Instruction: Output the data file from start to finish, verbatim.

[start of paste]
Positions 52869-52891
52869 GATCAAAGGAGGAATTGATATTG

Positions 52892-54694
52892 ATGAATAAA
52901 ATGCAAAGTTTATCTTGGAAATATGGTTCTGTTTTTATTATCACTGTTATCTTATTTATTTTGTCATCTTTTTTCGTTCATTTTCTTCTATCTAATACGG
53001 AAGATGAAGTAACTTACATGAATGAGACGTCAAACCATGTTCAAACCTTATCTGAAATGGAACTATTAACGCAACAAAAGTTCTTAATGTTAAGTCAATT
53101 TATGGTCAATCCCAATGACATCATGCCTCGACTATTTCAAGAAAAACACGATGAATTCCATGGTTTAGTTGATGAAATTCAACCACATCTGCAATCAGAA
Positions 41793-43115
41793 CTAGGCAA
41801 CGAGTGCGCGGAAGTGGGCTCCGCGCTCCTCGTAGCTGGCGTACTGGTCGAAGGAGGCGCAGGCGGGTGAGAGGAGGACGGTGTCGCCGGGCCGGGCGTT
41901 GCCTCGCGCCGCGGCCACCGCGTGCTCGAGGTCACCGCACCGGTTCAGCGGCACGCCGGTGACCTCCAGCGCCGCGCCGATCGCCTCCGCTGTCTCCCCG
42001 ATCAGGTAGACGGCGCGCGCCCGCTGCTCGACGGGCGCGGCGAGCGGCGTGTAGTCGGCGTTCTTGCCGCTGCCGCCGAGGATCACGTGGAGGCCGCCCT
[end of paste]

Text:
Positions 52869-52891
52869 GATCAAAGGAGGAATTGATATTG

Positions 52892-54694
52892 ATGAATAAA
52901 ATGCAAAGTTTATCTTGGAAATATGGTTCTGTTTTTATTATCACTGTTATCTTATTTATTTTGTCATCTTTTTTCGTTCATTTTCTTCTATCTAATACGG
53001 AAGATGAAGTAACTTACATGAATGAGACGTCAAACCATGTTCAAACCTTATCTGAAATGGAACTATTAACGCAACAAAAGTTCTTAATGTTAAGTCAATT
53101 TATGGTCAATCCCAATGACATCATGCCTCGACTATTTCAAGAAAAACACGATGAATTCCATGGTTTAGTTGATGAAATTCAACCACATCTGCAATCAGAA
Positions 41793-43115
41793 CTAGGCAA
41801 CGAGTGCGCGGAAGTGGGCTCCGCGCTCCTCGTAGCTGGCGTACTGGTCGAAGGAGGCGCAGGCGGGTGAGAGGAGGACGGTGTCGCCGGGCCGGGCGTT
41901 GCCTCGCGCCGCGGCCACCGCGTGCTCGAGGTCACCGCACCGGTTCAGCGGCACGCCGGTGACCTCCAGCGCCGCGCCGATCGCCTCCGCTGTCTCCCCG
42001 ATCAGGTAGACGGCGCGCGCCCGCTGCTCGACGGGCGCGGCGAGCGGCGTGTAGTCGGCGTTCTTGCCGCTGCCGCCGAGGATCACGTGGAGGCCGCCCT